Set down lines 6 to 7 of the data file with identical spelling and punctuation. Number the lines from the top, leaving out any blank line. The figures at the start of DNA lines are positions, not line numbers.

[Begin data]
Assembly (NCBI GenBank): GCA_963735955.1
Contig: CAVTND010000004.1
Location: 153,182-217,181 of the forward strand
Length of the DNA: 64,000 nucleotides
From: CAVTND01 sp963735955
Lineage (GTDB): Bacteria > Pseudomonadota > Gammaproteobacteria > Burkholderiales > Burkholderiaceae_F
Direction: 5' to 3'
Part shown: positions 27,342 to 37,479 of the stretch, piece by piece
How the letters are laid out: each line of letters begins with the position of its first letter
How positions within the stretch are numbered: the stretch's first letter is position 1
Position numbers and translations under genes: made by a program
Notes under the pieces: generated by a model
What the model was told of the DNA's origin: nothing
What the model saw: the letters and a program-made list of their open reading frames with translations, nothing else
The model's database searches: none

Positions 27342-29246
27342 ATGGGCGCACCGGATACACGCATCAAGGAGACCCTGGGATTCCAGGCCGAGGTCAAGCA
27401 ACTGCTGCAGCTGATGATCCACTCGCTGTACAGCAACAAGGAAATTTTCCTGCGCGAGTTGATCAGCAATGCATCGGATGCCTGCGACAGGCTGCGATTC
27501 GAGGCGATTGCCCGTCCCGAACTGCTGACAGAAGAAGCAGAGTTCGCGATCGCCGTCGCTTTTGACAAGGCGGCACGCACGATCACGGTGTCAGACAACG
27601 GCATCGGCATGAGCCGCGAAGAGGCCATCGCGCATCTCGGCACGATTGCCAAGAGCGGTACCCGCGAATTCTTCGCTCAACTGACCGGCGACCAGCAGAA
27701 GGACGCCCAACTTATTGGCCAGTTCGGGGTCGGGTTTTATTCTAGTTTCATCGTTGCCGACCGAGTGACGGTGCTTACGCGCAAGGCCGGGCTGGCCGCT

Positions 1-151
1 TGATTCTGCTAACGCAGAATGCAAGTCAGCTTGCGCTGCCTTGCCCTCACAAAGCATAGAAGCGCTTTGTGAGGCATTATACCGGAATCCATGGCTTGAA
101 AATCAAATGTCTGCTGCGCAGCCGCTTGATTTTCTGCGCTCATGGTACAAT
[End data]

Lineage (GTDB): Bacteria > Pseudomonadota > Gammaproteobacteria > Burkholderiales > Burkholderiaceae_F
Direction: 5' to 3'